I came across some commentary about the whole “cycling as an alternative to driving” discussion which got me thinking.
For now, bikes are a privilege for those who can afford to live in compact, livable communities where the distance between home, work, and amenities are, well, bikeable. A large portion of Americans don’t have the option to cycle anyplace.
Seeing bikes as “a privilege” is a little awkward when thinking about low-income cyclists who legitimately cannot drive – which isn’t a great deal of people, granted, but it shows how mixed up things can be. For the affluent, it becomes a “privilege” to live close to work; whereas, traditionally residential zones located near work districts were the first to experience white flight and become slums. It’s somehow special to be able to not drive to work – whereas owning a car consumes at least 15% of your annual income on average. It becomes a lifestyle choice, because we have an auto-culture where we think roads are exclusively for cars.
George Gonzales wrote an excellent paper I read a few years ago called “An Eco-Marxist analysis of oil depletion via urban sprawl,” where he talked about the way in which the collusion of various industries to create a market for their surplus of products, out of which the “suburban sprawl” phenomenon emerged.
As outlined throughout this article, the pro-urban sprawl policies of the US government have been consistent with the interests and, seemingly, the policy preferences of economic elites and producer groups… The results of these policies have been more petroleum consumed for driving today by the US than before the oil crisis of the 1973, and the unabated emission of anthropogenic climate change gasses (especially carbon dioxide) by the US economy. (P. 527)
Aside from this, it’s also worth remembering the General Motors streetcar conspiracy. At the same time, with all this increased ability or autonomy associated with the personal automobile, consider that 41% of all trips you take go less than a mile from your home.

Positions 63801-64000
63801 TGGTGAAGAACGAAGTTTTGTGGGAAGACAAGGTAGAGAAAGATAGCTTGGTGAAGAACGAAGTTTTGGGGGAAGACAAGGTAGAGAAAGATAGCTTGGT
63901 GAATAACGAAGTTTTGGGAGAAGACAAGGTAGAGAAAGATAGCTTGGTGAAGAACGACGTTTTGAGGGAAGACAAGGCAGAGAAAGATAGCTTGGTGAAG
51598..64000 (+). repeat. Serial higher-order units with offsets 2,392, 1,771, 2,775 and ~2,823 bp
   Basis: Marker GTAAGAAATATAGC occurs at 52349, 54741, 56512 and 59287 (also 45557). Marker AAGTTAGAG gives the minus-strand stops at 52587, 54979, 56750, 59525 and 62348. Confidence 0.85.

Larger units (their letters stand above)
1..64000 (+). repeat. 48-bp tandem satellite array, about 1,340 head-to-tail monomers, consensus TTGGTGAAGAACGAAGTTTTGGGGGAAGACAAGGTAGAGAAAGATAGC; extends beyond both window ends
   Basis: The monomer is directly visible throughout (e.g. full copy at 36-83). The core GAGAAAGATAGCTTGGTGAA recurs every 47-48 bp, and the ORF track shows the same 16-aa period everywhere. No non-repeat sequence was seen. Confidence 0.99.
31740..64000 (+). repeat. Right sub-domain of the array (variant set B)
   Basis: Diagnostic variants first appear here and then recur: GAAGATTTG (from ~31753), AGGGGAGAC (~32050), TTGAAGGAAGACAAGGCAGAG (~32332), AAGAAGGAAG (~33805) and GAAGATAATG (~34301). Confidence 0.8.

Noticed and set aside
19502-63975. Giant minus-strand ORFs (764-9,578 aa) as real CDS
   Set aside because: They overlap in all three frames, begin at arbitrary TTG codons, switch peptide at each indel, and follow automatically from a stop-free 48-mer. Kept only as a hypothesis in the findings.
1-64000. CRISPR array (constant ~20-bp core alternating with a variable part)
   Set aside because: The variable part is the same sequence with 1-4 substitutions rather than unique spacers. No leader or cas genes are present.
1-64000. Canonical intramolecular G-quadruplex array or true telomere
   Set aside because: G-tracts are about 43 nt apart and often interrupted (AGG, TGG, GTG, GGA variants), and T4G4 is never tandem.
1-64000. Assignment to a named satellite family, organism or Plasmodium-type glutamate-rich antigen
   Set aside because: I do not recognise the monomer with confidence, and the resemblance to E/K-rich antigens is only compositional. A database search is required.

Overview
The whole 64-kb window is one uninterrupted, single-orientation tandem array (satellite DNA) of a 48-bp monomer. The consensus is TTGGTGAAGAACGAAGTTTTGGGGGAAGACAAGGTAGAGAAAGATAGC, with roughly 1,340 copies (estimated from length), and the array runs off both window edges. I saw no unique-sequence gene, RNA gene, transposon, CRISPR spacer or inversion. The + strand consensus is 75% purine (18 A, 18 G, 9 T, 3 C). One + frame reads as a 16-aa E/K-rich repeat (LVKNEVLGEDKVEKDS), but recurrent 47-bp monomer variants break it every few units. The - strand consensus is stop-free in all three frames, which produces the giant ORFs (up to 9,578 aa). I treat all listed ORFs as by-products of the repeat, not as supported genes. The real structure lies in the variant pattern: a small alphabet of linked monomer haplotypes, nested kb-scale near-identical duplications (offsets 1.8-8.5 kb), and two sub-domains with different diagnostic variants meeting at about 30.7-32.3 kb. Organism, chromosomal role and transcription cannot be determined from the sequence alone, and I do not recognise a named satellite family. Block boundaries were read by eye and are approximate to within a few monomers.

Bikes are a superior form of sustainable transportation, in terms of energy used, durability, and overall cost, but we’ve redesigned the architecture of transit to suit a personal automobile, one of the most grossly inefficient means of travel (but also far more profitable to the manufacturers Gonzales writes about). When vehicular cycling advocates talk about their “Amsterdam” theories of how it should be (with lots of New Urbanism mixed in), we realize how we have to overhaul not only how we get from place to place, but where we live and what our towns and cities look like.
It’s like the QWERTY keyboard – based on outdated technological parameters (meant to slow the typist down so the machinery didn’t jam) which now results in needless inefficiency. But to change the keyboard means upsetting something that mostly works, and which everybody is totally familiar with – the same way pianists rejected the Janko keyboard. In another example, most communications infrastructure follows the same physical routes as older mediums – in New York City, optic fiber cables run in the same conduits as old pneumatic tubes used to. Even our roads are where they are because that was what worked best at one time.
This is the way people work – we’re content to work with outdated and inefficient conventions so long as they suit us as the present. We’ll fail to conform to any change until our old systems are completely non-viable. It reminds me a lot of the work of Joseph Tainter, Toynbee and Jared Diamond. Why do complex societies fail? Because we become dependent on systems which turn against us in the long run. Tainter calls these “marginal yields.” And while it’s a nice thought, to live in a place free of pollution, with neighborhoods and communities, it doesn’t seem to fit the current evolutionary model under these economic and social structures. So we’re left with the thought of cycling as “a privilege.”
George A Gonzalez, “An Eco-Marxist analysis of oil depletion via urban sprawl,” Environmental Politics 15, no. 4 (2006).
Joseph A. Tainter, The Collapse of Complex Societies, Ancient Mesoamerica (Cambridge: Cambridge University Press, 1988).